Are AVs of Pedagogical Value? • Instructors generally think so • Students usually say they “like” them
Metastudy: 2002 • Reviewed 24 prior studies on pedagogical effectiveness related to AVs • Generally of an individual system or AV • Results of 24 studies: • 11 found significant (positive) results • 10 did not find a significant result • 2 entangled prediction with visualization • 1 study found a negative result!
Epistemic Fidelity Model • There is an “objective truth” • Experts carry a model of this truth in their heads • For data structures, graphics are especially helpful in representing this model • Therefore AVs should be especially helpful in transferring this model to students.
Cognitive Constructivism • Individuals construct their own knowledge from subjective experiences • When they become engaged in learning, they actively construct new understandings from new experiences • Therefore, passively watching AVs won’t have much effect • Students must become actively engaged • The technology should be a tool for knowledge construction.
Classification • The studies represented a wide range of activities and methods • Looking deeper, reclassify the independent variables: • Epistemic Fidelity: 10 • Cognitive Constructivism: 14 • (others too few to measure) • CC has the highest percentage of positive studies
Results • CC: 71% statistically signficant • EF: 30% statistically significant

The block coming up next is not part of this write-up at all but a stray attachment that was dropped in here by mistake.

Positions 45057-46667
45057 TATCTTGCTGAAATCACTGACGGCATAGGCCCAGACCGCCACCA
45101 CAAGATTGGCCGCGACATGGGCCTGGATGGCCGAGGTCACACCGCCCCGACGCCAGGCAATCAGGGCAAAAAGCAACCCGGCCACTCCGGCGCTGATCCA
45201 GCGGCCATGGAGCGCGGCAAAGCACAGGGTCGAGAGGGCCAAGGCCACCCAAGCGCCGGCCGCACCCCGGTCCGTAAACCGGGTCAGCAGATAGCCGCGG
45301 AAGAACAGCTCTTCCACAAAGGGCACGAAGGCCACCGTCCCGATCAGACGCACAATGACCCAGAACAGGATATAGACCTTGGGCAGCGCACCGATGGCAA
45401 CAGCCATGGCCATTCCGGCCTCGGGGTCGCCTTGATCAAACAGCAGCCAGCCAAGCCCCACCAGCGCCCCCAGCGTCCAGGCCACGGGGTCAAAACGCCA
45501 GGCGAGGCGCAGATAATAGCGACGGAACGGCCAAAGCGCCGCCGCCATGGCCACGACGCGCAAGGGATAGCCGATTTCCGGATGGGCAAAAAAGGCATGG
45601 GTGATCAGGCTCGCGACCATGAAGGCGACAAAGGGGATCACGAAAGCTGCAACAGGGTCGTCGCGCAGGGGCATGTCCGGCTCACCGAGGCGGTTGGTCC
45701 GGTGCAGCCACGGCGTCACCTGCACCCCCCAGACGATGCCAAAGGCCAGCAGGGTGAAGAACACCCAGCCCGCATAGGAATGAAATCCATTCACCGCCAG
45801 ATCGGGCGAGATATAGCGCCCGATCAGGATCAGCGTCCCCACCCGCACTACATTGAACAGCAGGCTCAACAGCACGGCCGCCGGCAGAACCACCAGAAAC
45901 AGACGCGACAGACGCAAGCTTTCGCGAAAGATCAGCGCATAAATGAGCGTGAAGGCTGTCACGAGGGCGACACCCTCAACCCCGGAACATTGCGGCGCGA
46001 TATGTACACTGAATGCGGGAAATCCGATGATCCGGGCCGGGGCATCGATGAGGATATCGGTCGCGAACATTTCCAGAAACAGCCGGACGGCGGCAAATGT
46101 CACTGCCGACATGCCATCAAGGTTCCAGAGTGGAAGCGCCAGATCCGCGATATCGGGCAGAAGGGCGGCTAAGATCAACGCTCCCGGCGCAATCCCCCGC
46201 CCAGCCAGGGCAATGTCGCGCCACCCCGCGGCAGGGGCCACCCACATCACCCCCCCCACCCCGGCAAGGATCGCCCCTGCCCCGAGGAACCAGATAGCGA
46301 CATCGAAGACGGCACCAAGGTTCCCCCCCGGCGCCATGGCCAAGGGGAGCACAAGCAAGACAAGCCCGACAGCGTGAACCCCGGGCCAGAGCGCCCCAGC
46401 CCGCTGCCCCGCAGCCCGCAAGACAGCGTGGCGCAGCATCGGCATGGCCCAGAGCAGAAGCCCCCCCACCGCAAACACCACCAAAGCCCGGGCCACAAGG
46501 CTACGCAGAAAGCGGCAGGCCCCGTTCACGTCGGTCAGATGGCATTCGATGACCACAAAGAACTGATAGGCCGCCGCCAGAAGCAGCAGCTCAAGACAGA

CC Activities • Construct own input sets • Make predictions about future states • Program the algorithm • Answer questions about the algorithm • Construct own visualization
Level of Effort • Compared whether the two treatments required similar “cognitive effort” vs. different levels of effort • Equivalent effort: 33% significant • Not equivalent: 71% significant • Construct algorithm/visualization takes time • Note that just taking time need not correlate to learning
Procedural vs. Conceptual Knowledge • Procedural only: 67% [10/15] • Procedural and Conceptual: 67% [2/3] • Conceptual only: 38% [3/8]
Study Measures • Post-test only: 54% • Pre- to Post-test difference: 78% • But most of these studies came from one source
Study Conclusions • How students use AV is more important than what they see • Pre-test/post-test experiments on procedural knowledge show most improvement • Technology is effective when it is used for active engagment
Bloom’s Taxonomy • Knowledge (facts) • Comprehension (of the facts) • Application (mechanically use the facts) • Analysis (interpreting the facts) • Synthesis (using facts at higher level) • Evaluation (ability to make judgments)
Engagement Taxonomy • Naps Working Group 2002 • No viewing • Viewing • Responding • Changing • Constructing • Presenting • Relates to Bloom’s Taxonomy
Extended Engagement Taxonomy • Myller, et al. • No viewing* (textbook) • Viewing* (video) • Controlled Viewing (slideshow) • Entering Input (Define the input to execute) • Responding* (answer questions) • Changing* (direct manipulation) • Modifying (Modify existing AV) • Constructing* (create the AV) • Presenting* (Teach the material) • Reviewing (Give a review of AV)
2009 EvaluationUrquiza-Fuentes/Velazquez-Iturbide • Analyzed 33 successful evaluations • Evaluation: • Usability (half of evaluations – often shallow) • Learning outcomes (other half) • Many studies compared Viewing, Changing, or Constructing vs. Non-Viewing • A few compared Changing or Constructing vs. Viewing • Learning improvements in 75% of studies